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Creole Choir of Cuba
Prepare to be blown away: hear the passionate melodies, wild harmonies and richly textured arrangements of these ten inspiring vocalists and you will know this is something new from Cuba, the most original vocal sound to come out of the island in a long while. The Creole Choir’s Cuban name Desandann means literally ‘descendants’ and with songs like Papa Danbala, Tandé or Liman Casimir they tell the stories of their Haitian ancestors who were brought to Cuba to work in the near slave conditions in the sugar and coffee plantations until the 1959 Revolution. Desandann sings in Creole, Cuba’s second language, spoken by almost a million people, a pragmatic fusion of African, French, and other languages. It’s the language of a people twice exiled: first to Haiti from Africa through the iniquitous slave trade; then from Haiti to Cuba tricked into second slavery by their French masters after the Haitian Revolution of 1790. Other Haitians arrived in the 20th century fleeing political upheaval, poverty and oppression during the barbaric regime of Papa Doc Duvalier which held power from the 1950s to 70s, marked by reigns of terror and the brutality of his private militia, the Tonton Macoutes.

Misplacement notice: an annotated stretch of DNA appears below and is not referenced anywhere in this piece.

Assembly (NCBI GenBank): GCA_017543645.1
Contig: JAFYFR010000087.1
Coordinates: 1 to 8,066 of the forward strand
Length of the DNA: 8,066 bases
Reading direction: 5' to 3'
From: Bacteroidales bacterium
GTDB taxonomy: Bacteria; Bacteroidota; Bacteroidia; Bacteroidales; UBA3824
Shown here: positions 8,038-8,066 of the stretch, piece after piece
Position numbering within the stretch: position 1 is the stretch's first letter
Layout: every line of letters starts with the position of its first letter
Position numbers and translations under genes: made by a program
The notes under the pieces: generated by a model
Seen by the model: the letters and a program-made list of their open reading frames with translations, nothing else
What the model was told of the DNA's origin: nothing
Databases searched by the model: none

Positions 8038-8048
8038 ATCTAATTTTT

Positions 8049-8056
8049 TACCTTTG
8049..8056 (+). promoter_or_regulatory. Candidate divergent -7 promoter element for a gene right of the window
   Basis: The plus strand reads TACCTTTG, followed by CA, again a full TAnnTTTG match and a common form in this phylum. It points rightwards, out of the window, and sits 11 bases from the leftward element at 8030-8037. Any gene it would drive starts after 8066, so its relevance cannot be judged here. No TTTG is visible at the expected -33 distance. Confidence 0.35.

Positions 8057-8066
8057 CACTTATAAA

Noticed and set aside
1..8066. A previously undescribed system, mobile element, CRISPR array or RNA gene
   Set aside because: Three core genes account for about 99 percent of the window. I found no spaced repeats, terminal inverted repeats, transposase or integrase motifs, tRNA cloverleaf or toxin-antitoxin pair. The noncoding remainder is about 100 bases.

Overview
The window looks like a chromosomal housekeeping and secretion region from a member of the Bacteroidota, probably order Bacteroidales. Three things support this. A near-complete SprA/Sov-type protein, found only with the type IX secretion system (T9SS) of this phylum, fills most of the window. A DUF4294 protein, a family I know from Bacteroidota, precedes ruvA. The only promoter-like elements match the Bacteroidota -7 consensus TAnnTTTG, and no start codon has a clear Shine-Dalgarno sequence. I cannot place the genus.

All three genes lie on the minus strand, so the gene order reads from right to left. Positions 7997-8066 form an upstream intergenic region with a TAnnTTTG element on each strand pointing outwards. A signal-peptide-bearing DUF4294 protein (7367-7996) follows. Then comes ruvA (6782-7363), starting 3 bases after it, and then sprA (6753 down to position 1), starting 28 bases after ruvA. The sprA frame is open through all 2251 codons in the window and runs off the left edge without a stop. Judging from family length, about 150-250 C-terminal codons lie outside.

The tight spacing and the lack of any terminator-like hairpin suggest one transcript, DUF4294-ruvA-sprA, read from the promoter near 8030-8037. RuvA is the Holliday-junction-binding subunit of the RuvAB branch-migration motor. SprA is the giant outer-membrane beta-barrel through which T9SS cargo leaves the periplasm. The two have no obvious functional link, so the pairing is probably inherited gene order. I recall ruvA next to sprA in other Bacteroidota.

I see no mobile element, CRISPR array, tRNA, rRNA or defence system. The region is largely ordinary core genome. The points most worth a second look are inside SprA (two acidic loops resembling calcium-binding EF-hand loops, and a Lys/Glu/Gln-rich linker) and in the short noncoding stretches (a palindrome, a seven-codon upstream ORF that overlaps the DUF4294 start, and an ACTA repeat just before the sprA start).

Multiple award winners, this Grammy-nominated Choir sings the vital music learnt at home from grandparents and parent as well as the songs of some of the foremost groups of contemporary Haitian scene. From laments to protest songs like Tandé, permeated by the homesickness of exile and the eternal dream of returning ‘home’, to ritual prayers and celebratory freedom dances, each song tells a powerful Haitian story kept alive in Cuba. The Creole Choir have taken these songs back to Haiti where their enthusiastic reception at festivals around the island has inspired them to learn direct from Haitian artists. As they sing in Eden Chanté – Listen to us
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